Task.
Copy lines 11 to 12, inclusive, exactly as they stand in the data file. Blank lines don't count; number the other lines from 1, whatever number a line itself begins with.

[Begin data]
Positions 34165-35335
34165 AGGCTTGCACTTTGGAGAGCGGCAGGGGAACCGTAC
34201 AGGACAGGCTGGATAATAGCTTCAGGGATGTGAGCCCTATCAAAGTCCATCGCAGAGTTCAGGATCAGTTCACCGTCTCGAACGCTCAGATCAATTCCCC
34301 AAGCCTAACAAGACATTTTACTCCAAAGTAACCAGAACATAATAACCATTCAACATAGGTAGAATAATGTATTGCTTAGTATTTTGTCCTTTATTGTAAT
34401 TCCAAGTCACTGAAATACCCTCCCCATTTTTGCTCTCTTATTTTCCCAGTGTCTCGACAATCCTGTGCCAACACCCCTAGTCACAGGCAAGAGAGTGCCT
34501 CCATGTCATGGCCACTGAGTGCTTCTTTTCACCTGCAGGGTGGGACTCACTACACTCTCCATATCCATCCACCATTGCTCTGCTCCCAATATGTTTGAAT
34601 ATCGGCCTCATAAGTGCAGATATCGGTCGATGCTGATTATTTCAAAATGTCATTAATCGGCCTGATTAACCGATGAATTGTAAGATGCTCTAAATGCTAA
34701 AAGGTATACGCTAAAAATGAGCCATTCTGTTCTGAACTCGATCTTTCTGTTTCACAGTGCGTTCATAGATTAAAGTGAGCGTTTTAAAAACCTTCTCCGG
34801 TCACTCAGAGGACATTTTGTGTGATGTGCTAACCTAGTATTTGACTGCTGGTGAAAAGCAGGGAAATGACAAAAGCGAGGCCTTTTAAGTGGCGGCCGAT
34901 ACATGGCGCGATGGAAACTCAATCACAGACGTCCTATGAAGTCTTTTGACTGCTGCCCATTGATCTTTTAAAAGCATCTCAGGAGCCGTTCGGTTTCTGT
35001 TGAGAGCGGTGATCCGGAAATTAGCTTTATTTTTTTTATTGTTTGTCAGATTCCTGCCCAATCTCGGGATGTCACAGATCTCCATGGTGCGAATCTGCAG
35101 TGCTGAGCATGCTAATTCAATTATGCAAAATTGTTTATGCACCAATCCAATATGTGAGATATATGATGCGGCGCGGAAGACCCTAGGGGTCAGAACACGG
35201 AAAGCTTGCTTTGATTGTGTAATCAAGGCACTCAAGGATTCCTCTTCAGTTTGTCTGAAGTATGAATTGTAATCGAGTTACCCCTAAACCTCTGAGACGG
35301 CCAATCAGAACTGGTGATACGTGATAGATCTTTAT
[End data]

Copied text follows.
35001 TGAGAGCGGTGATCCGGAAATTAGCTTTATTTTTTTTATTGTTTGTCAGATTCCTGCCCAATCTCGGGATGTCACAGATCTCCATGGTGCGAATCTGCAG
35101 TGCTGAGCATGCTAATTCAATTATGCAAAATTGTTTATGCACCAATCCAATATGTGAGATATATGATGCGGCGCGGAAGACCCTAGGGGTCAGAACACGG